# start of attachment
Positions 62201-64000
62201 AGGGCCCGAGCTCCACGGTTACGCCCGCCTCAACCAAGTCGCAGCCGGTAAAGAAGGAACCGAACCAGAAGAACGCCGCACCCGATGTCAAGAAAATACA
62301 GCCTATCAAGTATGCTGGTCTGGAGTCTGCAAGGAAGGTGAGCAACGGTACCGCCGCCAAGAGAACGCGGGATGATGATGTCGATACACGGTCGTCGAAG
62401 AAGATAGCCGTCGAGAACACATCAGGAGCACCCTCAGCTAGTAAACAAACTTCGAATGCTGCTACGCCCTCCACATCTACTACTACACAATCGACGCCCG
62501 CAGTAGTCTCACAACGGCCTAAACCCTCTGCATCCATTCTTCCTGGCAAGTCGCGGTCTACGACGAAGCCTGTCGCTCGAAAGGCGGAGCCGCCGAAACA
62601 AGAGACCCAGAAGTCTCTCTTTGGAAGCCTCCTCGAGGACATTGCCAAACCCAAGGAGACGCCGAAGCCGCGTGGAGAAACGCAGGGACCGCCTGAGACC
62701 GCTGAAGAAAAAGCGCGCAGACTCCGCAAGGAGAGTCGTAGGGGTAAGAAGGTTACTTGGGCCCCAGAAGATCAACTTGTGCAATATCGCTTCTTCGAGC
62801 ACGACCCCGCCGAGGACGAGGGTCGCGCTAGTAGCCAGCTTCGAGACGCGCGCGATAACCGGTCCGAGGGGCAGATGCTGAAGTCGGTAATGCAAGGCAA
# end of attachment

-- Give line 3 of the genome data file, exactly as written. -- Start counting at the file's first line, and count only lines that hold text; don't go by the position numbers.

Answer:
62301 GCCTATCAAGTATGCTGGTCTGGAGTCTGCAAGGAAGGTGAGCAACGGTACCGCCGCCAAGAGAACGCGGGATGATGATGTCGATACACGGTCGTCGAAG